Are you James? So James was doing this sheep shearing project, and whilst this may sound very agricultural, it turned out that he was a master of mechanical design. In fact, you can ask any of the people like Osama Khatib, and others, and people know James as a very elegant designer of mechanisms. And so some of the things he designed for the shearing head on a robot arm were exquisite, and still have a huge respect for that work. And he wrote a book about this called Shear Magic I think it was, yeah. So that was what people understood to be the robotics impact in Australia about that time. There was – so my group started up at Monash, there was a little bit going on with, I guess a little later on, anyway, Peter Corke was in CSIRO in Queensland, so that group was growing. A little bit of work happening in New South – University of New South – but there were really only about five groups you could identify, each with three or four people in them, doing any robotics work.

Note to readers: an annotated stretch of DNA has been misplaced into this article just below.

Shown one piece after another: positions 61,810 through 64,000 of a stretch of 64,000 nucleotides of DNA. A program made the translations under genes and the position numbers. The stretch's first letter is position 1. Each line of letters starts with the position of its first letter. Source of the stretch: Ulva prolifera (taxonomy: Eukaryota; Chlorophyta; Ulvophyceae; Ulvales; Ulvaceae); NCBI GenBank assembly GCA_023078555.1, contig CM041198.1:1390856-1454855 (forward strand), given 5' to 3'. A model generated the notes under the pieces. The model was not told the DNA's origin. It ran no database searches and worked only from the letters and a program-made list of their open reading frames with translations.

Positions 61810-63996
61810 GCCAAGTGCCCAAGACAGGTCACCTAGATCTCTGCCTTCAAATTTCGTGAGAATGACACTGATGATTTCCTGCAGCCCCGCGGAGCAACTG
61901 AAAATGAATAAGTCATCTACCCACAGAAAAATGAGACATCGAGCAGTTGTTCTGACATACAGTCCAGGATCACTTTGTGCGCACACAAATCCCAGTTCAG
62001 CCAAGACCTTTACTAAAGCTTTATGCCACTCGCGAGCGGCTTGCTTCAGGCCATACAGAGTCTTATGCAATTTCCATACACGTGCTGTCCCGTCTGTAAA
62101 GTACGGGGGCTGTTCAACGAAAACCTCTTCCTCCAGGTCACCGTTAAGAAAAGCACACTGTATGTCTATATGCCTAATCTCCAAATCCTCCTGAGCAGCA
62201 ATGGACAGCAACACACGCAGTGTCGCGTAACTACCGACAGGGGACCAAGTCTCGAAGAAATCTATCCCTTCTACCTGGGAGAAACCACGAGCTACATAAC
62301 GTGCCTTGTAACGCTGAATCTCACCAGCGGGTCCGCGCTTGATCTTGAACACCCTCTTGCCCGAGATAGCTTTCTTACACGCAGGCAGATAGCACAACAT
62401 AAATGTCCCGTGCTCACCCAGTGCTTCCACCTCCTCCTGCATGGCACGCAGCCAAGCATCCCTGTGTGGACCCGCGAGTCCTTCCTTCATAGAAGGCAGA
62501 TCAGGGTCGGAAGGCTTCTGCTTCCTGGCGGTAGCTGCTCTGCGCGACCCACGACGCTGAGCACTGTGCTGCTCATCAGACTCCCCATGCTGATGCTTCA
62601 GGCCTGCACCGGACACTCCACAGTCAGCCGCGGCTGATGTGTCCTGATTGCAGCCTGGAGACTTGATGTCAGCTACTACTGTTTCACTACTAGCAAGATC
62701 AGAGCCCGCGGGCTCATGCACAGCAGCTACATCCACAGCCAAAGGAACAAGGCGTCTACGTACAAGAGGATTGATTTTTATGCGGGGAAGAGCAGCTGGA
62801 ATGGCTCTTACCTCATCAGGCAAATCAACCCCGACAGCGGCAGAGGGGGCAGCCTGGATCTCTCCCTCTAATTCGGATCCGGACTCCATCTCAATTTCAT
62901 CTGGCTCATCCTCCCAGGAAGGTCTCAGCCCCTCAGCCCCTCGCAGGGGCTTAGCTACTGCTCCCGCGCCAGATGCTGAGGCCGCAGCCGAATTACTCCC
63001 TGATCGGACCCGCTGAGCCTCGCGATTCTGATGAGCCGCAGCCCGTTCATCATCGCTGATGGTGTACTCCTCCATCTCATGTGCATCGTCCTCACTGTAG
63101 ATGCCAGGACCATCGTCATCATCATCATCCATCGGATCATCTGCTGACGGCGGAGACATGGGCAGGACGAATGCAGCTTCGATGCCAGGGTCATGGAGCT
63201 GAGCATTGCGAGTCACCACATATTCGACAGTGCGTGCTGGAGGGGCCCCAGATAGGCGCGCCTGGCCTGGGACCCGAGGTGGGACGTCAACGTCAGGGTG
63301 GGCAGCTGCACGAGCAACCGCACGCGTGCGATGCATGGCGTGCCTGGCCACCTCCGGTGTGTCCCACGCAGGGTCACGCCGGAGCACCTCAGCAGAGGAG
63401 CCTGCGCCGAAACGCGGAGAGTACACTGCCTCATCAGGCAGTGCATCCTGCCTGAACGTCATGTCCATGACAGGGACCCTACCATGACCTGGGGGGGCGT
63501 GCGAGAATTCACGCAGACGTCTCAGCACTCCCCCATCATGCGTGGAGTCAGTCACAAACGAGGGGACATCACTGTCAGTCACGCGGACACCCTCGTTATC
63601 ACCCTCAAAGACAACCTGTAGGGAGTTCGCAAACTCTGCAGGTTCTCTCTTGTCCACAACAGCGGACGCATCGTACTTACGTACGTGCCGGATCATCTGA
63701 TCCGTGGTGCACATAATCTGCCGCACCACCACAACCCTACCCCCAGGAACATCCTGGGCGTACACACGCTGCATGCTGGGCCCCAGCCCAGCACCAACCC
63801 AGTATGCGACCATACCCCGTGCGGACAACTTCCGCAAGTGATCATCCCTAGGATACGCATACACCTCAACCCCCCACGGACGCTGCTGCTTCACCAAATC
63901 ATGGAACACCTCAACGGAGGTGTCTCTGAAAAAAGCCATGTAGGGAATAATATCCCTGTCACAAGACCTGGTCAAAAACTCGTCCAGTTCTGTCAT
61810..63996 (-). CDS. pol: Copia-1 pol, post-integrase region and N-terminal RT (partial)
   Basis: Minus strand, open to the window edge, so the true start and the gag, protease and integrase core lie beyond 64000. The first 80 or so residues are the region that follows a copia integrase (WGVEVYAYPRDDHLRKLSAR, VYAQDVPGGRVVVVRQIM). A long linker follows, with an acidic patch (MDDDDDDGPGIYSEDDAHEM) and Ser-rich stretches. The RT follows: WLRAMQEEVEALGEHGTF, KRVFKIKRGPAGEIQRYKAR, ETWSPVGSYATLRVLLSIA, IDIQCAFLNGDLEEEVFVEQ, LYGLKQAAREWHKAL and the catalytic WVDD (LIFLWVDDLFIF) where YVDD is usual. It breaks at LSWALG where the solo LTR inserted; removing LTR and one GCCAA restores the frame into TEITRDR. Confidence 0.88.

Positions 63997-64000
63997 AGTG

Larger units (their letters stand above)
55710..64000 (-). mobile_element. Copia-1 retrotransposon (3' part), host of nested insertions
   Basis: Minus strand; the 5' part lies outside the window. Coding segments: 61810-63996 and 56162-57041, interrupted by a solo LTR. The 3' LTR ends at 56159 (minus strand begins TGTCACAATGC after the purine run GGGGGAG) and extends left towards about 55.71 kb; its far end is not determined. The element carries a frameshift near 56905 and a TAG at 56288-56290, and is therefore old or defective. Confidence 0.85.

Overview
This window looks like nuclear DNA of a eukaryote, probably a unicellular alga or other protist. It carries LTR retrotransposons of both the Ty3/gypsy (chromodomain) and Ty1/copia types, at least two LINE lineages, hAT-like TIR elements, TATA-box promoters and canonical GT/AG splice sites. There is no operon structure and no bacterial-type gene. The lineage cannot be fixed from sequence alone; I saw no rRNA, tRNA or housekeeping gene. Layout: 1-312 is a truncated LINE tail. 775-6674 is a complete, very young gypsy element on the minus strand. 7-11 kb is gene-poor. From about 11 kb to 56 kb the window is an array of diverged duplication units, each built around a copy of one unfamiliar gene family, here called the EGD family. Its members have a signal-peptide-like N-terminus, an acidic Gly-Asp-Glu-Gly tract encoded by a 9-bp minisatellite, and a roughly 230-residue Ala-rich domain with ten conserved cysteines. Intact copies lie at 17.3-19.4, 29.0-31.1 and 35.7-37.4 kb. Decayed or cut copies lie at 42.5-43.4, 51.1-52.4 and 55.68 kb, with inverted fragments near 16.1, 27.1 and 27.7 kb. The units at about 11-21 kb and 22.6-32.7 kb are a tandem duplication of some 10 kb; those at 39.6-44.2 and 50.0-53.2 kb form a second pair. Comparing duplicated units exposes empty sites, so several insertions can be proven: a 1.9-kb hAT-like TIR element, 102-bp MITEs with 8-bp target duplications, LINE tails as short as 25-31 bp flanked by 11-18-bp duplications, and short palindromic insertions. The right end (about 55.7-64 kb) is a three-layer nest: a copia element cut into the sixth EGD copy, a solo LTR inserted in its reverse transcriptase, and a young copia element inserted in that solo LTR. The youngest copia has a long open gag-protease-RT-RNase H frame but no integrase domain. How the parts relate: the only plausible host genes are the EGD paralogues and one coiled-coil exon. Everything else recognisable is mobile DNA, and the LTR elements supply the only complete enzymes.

And then the big impact was when Hugh Durrant-Whyte. You may have heard Durrant-Whyte took up his chair in Sydney University, and established the Australian field – AFI – Field Research Center, that was momentous, because Hugh came with a lot of very strong ideas, very, very strong industrial links to people doing port automation and mining, and built up his group to 40 or 50, 60, 70 people, in the end, and absorbed a huge amount of funding from both government and from industry, and in fact, in a way, other robotics groups, even mine, really didn't get a lot of look in, because he was so powerful in attracting the funding, and legitimately competing. So Hugh and I were hopefully going to set up a field research center together, but our first attempt had failed, because most of the money was going to big science. Our projects were not monolithic enough, right, so if you were going to spend ten million dollars, and you could buy one instrument for people doing gravity waves, or something, then you couldn't say, well, I could use it in smaller pieces, because then those other people would never get a look in. So Hugh and I were interested in writing that up, and we failed, and subsequently, when the call went out for special research centers, the money was relatively small, and I rang Hugh, and said, shall we go together? And he said, No, the money is too small, and we split, and what happened was that his group got the Center for Autonomous Systems, and we got a second ranking support for a center, but at half the funding. So we were called a sort of half center, but we did different sorts of things. So Hugh's center was big scale stuff, mining, port automation, then eventually into underwater and aerial on the big scale. Our stuff tended to be gadgets, small sensors of various kinds. My colleague was interested in touch sensing and thermal sensing, others were in ultrasonics, and I was working in vision. So the things we did were really small scale, and Hugh was doing the big scale stuff. And the meanwhile, Peter Corke was starting to do big scale stuff as well. So I think Peter and Hugh worked together for a while. So the landscape changed quite a lot, to go toward the group that Hugh set up.